The first thing that often springs to mind when you mention bubbles are those pots of soapy liquid with a bubble-blower toy you had as a kid (or as an adult – you’re never too old for these things).
But bubbles also play a key role in many areas of science, from scanning for tumours to potentially delivering drugs around the body to target specific areas, and making champagne taste that little bit better.
At the Royal Society’s Summer Science Exhibition recently, one of the stands was devoted to bubble science, exploring the interesting properties of bubbles, such as the fact that the temperature inside a rapidly collapsing bubble is greater than the surface of the sun.
Bubbles, defined as spheres filled with air, are everywhere, from volcanoes to boiling water and inkjet printers. And champagne lovers, take note – bubbles account for 30 per cent of its taste, said Dr Gianluca Memoli, senior research scientist at the National Physical Laboratory and one of the researchers manning the POP! The Sound of Bubbles exhibit.
“They thought it was the grape affecting the taste, but actually it was the bubbles,” Dr Memoli told me, referring to a French study on champagne – I bet the researchers had fun doing that one.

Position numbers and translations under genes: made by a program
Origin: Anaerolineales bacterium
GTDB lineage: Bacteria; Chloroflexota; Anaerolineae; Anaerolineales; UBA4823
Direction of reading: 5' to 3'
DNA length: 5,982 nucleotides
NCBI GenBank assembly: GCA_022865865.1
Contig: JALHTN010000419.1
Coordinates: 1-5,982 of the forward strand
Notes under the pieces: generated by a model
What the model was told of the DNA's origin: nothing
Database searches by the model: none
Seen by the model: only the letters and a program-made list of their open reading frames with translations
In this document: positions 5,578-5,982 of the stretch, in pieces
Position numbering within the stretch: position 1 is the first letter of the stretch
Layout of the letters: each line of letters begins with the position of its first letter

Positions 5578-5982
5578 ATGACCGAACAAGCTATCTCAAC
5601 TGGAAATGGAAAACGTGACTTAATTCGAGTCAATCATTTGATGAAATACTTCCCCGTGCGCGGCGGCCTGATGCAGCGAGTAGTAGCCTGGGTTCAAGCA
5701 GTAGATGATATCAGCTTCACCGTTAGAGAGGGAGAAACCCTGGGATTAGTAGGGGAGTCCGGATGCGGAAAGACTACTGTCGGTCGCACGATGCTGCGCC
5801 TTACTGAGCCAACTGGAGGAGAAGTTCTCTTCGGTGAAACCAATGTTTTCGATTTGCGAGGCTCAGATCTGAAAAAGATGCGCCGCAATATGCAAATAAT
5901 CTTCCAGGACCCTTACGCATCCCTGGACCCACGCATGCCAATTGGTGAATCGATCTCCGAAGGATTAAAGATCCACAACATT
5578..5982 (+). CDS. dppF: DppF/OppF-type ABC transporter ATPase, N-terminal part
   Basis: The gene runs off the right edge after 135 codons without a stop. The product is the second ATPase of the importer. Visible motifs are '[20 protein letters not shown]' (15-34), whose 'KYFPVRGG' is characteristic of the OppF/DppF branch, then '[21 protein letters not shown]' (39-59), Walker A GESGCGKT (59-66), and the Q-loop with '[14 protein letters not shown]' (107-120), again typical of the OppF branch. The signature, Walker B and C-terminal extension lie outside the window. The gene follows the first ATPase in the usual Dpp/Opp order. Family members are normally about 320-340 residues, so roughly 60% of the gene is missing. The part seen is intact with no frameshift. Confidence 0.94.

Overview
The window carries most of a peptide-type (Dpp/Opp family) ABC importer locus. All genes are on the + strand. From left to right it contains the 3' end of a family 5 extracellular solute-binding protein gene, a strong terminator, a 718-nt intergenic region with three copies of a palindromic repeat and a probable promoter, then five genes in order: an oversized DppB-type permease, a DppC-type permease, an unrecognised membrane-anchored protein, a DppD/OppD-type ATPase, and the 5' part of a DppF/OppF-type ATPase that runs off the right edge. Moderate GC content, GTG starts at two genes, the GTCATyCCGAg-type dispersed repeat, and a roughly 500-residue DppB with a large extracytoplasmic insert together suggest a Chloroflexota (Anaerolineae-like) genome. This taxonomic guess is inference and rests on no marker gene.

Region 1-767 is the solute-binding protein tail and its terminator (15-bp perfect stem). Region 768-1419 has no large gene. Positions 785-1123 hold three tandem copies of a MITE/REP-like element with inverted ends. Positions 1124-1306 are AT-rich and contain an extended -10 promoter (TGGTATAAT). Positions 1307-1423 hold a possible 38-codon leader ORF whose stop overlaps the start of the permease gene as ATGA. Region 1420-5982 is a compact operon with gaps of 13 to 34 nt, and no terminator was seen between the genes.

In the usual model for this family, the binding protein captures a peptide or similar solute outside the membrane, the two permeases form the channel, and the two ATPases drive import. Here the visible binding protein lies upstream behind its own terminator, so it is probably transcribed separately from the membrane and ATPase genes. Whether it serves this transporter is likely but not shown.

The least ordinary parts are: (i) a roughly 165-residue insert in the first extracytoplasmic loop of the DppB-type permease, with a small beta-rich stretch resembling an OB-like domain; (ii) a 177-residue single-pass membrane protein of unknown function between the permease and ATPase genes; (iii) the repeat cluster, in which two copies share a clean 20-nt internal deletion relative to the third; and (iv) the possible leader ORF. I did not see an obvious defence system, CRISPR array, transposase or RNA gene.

A mouthful of bubbles – why Italian ice cream beats McFlurry
The same goes for ice cream, Dr Memoli explained. “If you think about ice cream, Italian ice cream has smaller holes [bubbles] than the ice cream you get in McDonalds – that is why it tastes better.”
But it is the special connection between gas bubbles and sound waves that makes them so useful. When a bubble is subjected to a sound wave, the ‘ring’ or sound they produce varies according to their properties and their surroundings. It is this quality that means they can be used as cost-effective medical sensors to detect cancer in the human body.
|Dr Gianluca Memoli next to the musical ‘bubble organ’|
By injecting a patient with microbubbles, tumours show up much more clearly on an ultrasound scan, meaning doctors can improve the accuracy of their cancer diagnosis from 60 per cent to 95 per cent.
“The fact that bubbles are used to detect, and are so successful, is pushing people to look more at what they can do,” said Dr Memoli. He explained that researchers are now looking at ways to ‘load’ bubbles with drugs designed to target tumours, and to then move those bubbles round the body before releasing the drug in the target area.
Dr Memoli’s fascination for bubbles first began when he studied them for the European Space Agency during his PhD.
Setting the scene, he said: “Imagine you are in your space shuttle and you are going towards Mars. At some point you start seeing lights switch on and off on your control panel.
“The problem there is that bubbles are blocking the fuel to the engine. Normally you don’t need to think about that because gravity takes the bubbles up to the surface, but if there’s no gravity, the bubbles stay there. So in space, you cannot get rid of it.
“So we were studying artifical gravity to get the bubbles away. After that, I got fascinated.”
Photo of Dr Gianluca Memoli taken by me at the Royal Society’s Summer Science Exhibition.